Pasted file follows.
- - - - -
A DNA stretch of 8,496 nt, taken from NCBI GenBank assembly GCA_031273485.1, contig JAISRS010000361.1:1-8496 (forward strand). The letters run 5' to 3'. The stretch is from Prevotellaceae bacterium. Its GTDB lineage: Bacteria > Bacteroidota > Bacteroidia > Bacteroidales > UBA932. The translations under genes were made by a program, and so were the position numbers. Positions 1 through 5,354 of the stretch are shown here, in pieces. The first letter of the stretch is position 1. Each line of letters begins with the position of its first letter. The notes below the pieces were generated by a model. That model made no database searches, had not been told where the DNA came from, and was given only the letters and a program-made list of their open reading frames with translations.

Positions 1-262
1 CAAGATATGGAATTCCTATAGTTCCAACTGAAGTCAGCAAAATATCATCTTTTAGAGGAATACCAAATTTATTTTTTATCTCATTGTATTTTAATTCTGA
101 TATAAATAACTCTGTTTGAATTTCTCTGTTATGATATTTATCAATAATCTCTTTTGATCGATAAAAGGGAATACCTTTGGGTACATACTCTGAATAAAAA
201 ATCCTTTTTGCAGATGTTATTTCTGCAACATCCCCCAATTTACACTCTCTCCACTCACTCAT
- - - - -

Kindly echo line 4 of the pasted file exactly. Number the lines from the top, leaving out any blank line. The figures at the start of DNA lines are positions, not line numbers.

101 TATAAATAACTCTGTTTGAATTTCTCTGTTATGATATTTATCAATAATCTCTTTTGATCGATAAAAGGGAATACCTTTGGGTACATACTCTGAATAAAAA